Stop Hating on Cotton
Cotton isn’t for the backcountry, but it has a spot everywhere else
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Whoever came up with the phrase “cotton kills” had a lasting impact on me when it comes to cold-weather outerwear or insulation layers. For decades I’ve shied away from cotton, even as an everyday cool-weather fabric, in favor of wool, polyester, nylon, and down.
I still exclusively wear wool or synthetic fabrics in the backcountry—for their wicking, anti-stink, and cooling properties—but a couple years ago I thankfully rediscovered the magic of cotton as an outerwear fabric. That renewed love is mostly thanks to Huckberry, the online retail store that’s made a big push around their Flint and Tinder-branded, flannel-lined waxed trucker jackets. As a journalist, I bring lots of skepticism to any product that’s being advertised incessantly, but once I got my hands on the jacket I quickly realized the appeal.
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It’s made from a tough-as-nails waxed cotton canvas that completely cuts the wind, keeps rain and snow at bay for hours at a time, and holds up to tasks as rough as cutting down trees or wrestling with thorny brush without worrying about nicks and tears. Inside, a cotton flannel liner adds warmth. During the fall the jacket is plenty cozy over a just t-shirt. Once temps drop, it’s the perfect layering piece over a sweater and vest. More recently, I’ve also been testing Flint and Tinder’s unlined Bighorn waxed cotton jacket, which I ordered one size too big to wear as an indestructible waterproof shell over anything, including a down jacket.
Now that I’ve rediscovered cotton, I’ve been on a mission to find all the other great gear made from this timeless natural fabric. Here are five other pieces that I highly recommend.
Relwen Cord Workshirt ($198)
Your grandpa was right to love corduroy. The cotton ridges create a timeless look and feel, but they also add a significant amount of warmth. I wore this shirt well into November when all my other cotton shirts had since been relegated to my summer box. I also ordered it one size too big so I could use it as an overshirt and layer it over a thin midlayer like my Patagonia R1. It plays well as a work shirt because it won’t shred when abused, but once washed, it also looks polished at a dinner party.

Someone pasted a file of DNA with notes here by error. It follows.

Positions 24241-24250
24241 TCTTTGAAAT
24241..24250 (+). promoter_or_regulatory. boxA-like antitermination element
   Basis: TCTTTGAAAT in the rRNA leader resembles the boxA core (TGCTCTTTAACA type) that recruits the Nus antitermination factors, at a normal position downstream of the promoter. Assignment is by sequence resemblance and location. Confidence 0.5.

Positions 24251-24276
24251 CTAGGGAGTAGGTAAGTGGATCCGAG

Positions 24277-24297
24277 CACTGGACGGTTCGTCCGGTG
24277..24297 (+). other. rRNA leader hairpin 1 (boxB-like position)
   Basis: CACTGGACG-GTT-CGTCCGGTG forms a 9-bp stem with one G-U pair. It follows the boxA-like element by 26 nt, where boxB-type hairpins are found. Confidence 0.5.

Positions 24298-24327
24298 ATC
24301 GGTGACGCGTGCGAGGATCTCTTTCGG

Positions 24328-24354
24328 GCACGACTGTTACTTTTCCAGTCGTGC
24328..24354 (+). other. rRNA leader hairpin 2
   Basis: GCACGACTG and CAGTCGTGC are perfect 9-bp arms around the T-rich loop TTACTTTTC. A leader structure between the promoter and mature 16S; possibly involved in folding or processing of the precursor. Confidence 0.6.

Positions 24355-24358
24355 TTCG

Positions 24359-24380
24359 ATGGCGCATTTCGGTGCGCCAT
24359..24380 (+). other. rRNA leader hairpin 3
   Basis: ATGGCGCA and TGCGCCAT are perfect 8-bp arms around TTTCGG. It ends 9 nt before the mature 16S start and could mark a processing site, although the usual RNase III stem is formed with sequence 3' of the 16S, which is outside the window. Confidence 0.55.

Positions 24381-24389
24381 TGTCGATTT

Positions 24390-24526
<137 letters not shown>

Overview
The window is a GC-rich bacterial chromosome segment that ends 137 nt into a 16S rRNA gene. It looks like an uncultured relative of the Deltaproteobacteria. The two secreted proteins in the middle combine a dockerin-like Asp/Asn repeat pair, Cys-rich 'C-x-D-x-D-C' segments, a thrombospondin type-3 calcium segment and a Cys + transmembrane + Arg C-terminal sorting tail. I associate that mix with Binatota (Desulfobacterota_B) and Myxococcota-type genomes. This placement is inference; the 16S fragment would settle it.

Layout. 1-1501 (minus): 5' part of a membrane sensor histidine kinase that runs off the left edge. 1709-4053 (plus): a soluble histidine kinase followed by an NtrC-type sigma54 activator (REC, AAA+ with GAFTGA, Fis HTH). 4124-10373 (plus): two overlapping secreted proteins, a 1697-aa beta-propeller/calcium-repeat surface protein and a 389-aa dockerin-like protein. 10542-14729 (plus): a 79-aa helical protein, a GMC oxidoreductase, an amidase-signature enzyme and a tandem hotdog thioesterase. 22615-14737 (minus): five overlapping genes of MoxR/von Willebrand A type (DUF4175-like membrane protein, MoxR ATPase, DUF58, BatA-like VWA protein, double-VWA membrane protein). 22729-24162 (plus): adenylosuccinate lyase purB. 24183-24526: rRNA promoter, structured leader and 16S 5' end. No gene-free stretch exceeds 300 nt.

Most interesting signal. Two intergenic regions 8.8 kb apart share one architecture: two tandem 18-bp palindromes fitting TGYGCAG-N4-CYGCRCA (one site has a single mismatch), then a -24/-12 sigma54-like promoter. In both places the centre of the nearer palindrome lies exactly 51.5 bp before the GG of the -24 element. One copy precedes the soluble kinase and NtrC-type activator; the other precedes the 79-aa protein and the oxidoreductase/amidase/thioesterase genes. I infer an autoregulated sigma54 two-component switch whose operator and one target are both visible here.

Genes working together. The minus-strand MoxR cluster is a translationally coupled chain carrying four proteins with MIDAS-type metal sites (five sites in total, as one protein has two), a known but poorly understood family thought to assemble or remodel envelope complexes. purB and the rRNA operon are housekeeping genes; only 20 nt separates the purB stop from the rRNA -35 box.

Onsen Towels ($100 for two)
Yes, you could walk into Target today and get two towels for half this price. But the those towels would be made from regular cotton terry that feels too artificially soft to start, take forever to dry after a shower, and eventually stiffen over time. Thanks to a special waffle weave on the Onsen towels, plus the use of high-end, environmentally-friendly cotton, they absorb water like crazy but also dry surprisingly fast—fast enough that my wife and I can use one towel each morning as we get ready for work. The cotton is naturally soft to the touch and has never lost that softness even after hundreds and hundreds of showers and baths.
Duer Performance Denim Slim ($139)
The story here is that cotton often plays well with other materials. These jeans are made from 70 percent cotton, which makes them comfy and durable. But they also have 28 percent polyester, which helps them move moisture, and two percent spandex, which helps with stretch. There are lots of stretchy jeans on the market, but I prefer Duer’s version because their tailoring is so spot on that it looks good in nearly any situation. I wear them bike commuting, hiking, climbing, or just out for a neighborhood walk.
Chup Fair Isle Sock ($35)
I, like many of you, now spend more time at home than I ever have thanks to relaxed work-from-home rules. These have become my everyday sock because I love the feel of cotton on my feet, and because the wild folk-art-inspired patterns add a little flourish to my stay at home outfit. Made in Japan on knitting machines invented hundreds of years ago and finished by hand, the socks are plenty durable and should keep your feet comfortable for years to come—at home or in boots.
Filson Rugged Twill Medium Duffle Bag ($575)
Yes, that price makes my eyes water, too. But the reason to invest here is that you get an absolutely bombproof duffel made from a rugged twill cotton that’s been refined over hundreds of years to stand up to anything short of someone knifing the bag. Add leather straps and you get a piece of luggage that will last the rest of your life. As they say: Buy one, cry once. And sure, you could invest in a much less expensive but still pretty durable Patagonia Black Hole instead, but sometimes it’s nice to have gear that doesn’t scream “I love to play outdoors.”